In the next few months it thus remains to be seen whether Macri will prove to be a Macron or a Macrito.
President Mauricio Macri undoubtedly emerges as the big winner after triumphing in over half the nation’s 24 districts, including by far the largest, Buenos Aires province, where his Let’s Change (Cambiemos) coalition faced down a strong challenge from his predecessor Cristina Fernández de Kirchner.
Yet he remains shy of any overall majority in both houses of Congress – a singularly polarised election which was especially harsh on those attempting to stake out the middle ground (as the British Labour politician Ernest Bevin said, “The trouble with standing in the middle of the road is that you tend to get run over”) has nevertheless upheld a pluralistic parliament with over half the senators (38 of the 72) and a third of the deputies (83 of the 257) responding to neither Macri nor Kirchnerism. Yet within these limits Macri indisputably enjoys a stronger hand with greater scope to steer his legislation through Congress. This strength perhaps stems less from his own numbers than opposition disarray amidst an unresolved Peronist succession – political science offers numerous examples (some British Conservative governments might be a case in point) whereby a ruling party majority makes for far less comfortable governance than a minority facing a vulnerable opposition.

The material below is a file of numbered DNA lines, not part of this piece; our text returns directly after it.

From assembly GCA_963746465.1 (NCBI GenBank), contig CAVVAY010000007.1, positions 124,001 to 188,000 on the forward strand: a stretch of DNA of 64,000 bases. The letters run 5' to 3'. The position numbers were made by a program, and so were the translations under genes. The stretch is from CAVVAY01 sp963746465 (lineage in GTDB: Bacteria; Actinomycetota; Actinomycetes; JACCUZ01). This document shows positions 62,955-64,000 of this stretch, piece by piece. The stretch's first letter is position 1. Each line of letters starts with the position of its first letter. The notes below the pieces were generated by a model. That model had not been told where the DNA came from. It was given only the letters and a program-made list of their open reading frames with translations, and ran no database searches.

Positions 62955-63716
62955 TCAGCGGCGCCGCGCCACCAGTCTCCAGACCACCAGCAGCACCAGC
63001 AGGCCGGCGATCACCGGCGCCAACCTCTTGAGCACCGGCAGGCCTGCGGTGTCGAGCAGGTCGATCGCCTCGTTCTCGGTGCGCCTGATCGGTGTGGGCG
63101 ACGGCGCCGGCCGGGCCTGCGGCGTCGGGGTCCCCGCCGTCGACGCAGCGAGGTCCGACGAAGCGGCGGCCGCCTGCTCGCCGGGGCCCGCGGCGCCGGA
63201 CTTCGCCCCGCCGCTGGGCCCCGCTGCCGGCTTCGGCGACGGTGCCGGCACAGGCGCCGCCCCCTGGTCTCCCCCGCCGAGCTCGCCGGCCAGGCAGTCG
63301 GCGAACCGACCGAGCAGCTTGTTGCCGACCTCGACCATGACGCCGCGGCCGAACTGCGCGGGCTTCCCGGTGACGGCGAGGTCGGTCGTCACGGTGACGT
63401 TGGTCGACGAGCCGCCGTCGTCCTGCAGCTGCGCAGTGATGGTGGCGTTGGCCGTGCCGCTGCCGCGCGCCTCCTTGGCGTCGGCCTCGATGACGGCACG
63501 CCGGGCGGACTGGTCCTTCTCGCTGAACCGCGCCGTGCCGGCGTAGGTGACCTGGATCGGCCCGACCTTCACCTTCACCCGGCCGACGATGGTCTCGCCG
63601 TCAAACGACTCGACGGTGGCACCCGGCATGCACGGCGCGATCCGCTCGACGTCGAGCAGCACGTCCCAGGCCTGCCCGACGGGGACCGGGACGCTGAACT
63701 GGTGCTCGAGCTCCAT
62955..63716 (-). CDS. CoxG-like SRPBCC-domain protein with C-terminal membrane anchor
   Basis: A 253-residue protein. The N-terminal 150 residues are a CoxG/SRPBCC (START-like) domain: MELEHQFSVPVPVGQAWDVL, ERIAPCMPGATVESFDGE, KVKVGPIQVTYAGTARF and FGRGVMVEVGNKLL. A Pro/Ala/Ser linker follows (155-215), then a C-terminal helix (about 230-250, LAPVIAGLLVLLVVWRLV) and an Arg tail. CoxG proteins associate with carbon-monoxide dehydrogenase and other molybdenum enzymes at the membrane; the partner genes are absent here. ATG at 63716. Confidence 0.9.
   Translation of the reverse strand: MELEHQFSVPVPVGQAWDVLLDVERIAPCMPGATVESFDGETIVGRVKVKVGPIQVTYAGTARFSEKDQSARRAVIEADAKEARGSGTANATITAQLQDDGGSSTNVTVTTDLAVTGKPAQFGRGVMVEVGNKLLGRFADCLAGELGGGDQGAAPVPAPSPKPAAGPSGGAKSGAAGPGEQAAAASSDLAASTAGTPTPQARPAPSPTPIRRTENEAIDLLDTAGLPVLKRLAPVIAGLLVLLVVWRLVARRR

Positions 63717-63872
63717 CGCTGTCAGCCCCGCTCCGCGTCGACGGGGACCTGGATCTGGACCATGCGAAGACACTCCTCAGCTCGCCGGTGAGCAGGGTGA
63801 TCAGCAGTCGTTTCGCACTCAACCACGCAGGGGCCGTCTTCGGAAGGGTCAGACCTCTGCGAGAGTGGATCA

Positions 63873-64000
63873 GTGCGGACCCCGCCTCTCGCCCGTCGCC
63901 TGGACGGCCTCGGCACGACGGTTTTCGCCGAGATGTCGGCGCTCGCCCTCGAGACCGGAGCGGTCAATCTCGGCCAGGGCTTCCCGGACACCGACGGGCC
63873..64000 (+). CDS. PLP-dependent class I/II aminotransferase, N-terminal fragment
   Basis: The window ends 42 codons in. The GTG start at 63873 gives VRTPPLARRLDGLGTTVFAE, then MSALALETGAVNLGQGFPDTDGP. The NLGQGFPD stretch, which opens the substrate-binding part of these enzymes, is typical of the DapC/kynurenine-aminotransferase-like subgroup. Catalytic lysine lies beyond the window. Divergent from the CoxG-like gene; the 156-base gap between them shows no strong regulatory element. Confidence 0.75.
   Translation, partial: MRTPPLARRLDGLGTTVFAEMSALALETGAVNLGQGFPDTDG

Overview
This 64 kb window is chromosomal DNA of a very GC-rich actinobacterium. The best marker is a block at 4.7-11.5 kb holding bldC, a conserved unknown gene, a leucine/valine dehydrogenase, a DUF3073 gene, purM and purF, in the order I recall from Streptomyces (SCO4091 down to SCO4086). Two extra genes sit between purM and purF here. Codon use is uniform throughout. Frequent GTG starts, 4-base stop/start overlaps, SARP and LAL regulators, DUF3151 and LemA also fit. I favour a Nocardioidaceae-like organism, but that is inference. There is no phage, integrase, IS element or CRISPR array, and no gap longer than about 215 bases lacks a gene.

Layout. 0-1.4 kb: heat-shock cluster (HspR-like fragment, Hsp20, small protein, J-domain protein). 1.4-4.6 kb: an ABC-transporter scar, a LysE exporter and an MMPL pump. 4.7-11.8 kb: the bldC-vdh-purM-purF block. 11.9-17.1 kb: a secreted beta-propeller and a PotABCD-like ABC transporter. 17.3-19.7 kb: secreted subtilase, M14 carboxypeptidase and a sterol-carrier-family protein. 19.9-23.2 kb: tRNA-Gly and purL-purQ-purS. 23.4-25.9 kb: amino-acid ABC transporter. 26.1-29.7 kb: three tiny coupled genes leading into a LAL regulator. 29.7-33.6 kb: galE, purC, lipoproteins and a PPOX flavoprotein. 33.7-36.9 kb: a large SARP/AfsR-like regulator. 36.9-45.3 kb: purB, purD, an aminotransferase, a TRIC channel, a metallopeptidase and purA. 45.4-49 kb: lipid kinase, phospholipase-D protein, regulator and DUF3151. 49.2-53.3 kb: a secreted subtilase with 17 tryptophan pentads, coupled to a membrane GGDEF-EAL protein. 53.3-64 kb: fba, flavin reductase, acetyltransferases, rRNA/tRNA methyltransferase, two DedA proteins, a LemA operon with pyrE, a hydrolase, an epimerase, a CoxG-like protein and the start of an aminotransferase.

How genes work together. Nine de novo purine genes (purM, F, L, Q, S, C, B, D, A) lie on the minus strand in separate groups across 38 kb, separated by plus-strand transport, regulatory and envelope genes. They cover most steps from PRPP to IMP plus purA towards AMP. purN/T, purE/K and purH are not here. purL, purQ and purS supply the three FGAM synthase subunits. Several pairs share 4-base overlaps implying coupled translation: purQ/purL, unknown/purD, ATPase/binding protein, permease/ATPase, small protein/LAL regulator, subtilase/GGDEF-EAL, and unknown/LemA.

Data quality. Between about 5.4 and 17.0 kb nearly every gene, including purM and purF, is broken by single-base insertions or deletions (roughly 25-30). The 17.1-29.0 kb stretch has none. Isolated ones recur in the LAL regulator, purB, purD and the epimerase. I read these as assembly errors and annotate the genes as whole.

There was plenty of euphoria on election night (to the point of virtually dancing on Santiago Maldonado’s grave, after observing more decorum in the closing days of the campaign) but that celebratory mood might be dimmed in the light of the pressure this midterm mandate places on Macri to frontload his reform programme. After all in this same year we have seen a leader with an almost identical surname – France’s Emmanuel Macron – sweep to a far more impressive landslide than last Sunday’s midterms (360 of the 577 National Assembly seats for En Marche), only to see that popularity plunge when he moved quickly to translate that electoral success into structural reforms.
In the next few months it thus remains to be seen whether Macri will prove to be a Macron or a Macrito. In the first week since the election there have been indications pointing in both directions. On the one hand, the fuel price increases the day after the midterms and Thursday’s announcement of steep ABL municipal rates and property tax increases both seem forerunners to biting the bullet – the latter move in particular suggests a general trend to shift the tax burden from the corporate sector to the private citizen.
Yet postponing yesterday’s meeting with provincial governors to Monday’s multisectorial gathering shows every sign of deferring hard-headed negotiations on future revenue-sharing in favour of vague declarations of good intentions – on this basis Macri devotes his energies to a secondary agenda such as jailing the likes of ex-minister Julio De Vido more than serious structural reform. But before the nation votes again in two years’ time the real Macri will have to stand up.